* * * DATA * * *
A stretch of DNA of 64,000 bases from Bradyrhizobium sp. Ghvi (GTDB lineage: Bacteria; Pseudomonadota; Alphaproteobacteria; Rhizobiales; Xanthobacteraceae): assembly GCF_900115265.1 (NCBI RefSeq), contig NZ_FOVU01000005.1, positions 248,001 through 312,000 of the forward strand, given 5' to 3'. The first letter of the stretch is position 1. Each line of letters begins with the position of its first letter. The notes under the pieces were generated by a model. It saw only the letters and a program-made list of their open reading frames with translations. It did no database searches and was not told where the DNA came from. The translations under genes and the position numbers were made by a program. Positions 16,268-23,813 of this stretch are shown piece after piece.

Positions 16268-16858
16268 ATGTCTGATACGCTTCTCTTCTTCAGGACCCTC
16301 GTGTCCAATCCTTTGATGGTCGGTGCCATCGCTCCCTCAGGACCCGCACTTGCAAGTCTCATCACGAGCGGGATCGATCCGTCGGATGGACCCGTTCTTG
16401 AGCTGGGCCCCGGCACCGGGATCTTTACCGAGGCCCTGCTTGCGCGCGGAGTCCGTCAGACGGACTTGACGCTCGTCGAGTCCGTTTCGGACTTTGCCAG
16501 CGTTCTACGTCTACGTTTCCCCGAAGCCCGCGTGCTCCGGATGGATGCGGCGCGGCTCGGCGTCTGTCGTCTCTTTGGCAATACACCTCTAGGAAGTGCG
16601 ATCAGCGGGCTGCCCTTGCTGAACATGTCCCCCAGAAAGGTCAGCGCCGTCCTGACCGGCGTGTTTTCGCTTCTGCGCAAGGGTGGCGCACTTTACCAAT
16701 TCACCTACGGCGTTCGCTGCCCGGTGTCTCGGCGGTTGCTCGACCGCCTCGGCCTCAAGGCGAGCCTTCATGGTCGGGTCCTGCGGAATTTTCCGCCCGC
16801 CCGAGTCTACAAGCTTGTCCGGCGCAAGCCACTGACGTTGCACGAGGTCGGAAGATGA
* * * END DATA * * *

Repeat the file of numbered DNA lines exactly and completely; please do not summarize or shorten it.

A stretch of DNA of 64,000 bases from Bradyrhizobium sp. Ghvi (GTDB lineage: Bacteria; Pseudomonadota; Alphaproteobacteria; Rhizobiales; Xanthobacteraceae): assembly GCF_900115265.1 (NCBI RefSeq), contig NZ_FOVU01000005.1, positions 248,001 through 312,000 of the forward strand, given 5' to 3'. The first letter of the stretch is position 1. Each line of letters begins with the position of its first letter. The notes under the pieces were generated by a model. It saw only the letters and a program-made list of their open reading frames with translations. It did no database searches and was not told where the DNA came from. The translations under genes and the position numbers were made by a program. Positions 16,268-23,813 of this stretch are shown piece after piece.

Positions 16268-16858
16268 ATGTCTGATACGCTTCTCTTCTTCAGGACCCTC
16301 GTGTCCAATCCTTTGATGGTCGGTGCCATCGCTCCCTCAGGACCCGCACTTGCAAGTCTCATCACGAGCGGGATCGATCCGTCGGATGGACCCGTTCTTG
16401 AGCTGGGCCCCGGCACCGGGATCTTTACCGAGGCCCTGCTTGCGCGCGGAGTCCGTCAGACGGACTTGACGCTCGTCGAGTCCGTTTCGGACTTTGCCAG
16501 CGTTCTACGTCTACGTTTCCCCGAAGCCCGCGTGCTCCGGATGGATGCGGCGCGGCTCGGCGTCTGTCGTCTCTTTGGCAATACACCTCTAGGAAGTGCG
16601 ATCAGCGGGCTGCCCTTGCTGAACATGTCCCCCAGAAAGGTCAGCGCCGTCCTGACCGGCGTGTTTTCGCTTCTGCGCAAGGGTGGCGCACTTTACCAAT
16701 TCACCTACGGCGTTCGCTGCCCGGTGTCTCGGCGGTTGCTCGACCGCCTCGGCCTCAAGGCGAGCCTTCATGGTCGGGTCCTGCGGAATTTTCCGCCCGC
16801 CCGAGTCTACAAGCTTGTCCGGCGCAAGCCACTGACGTTGCACGAGGTCGGAAGATGA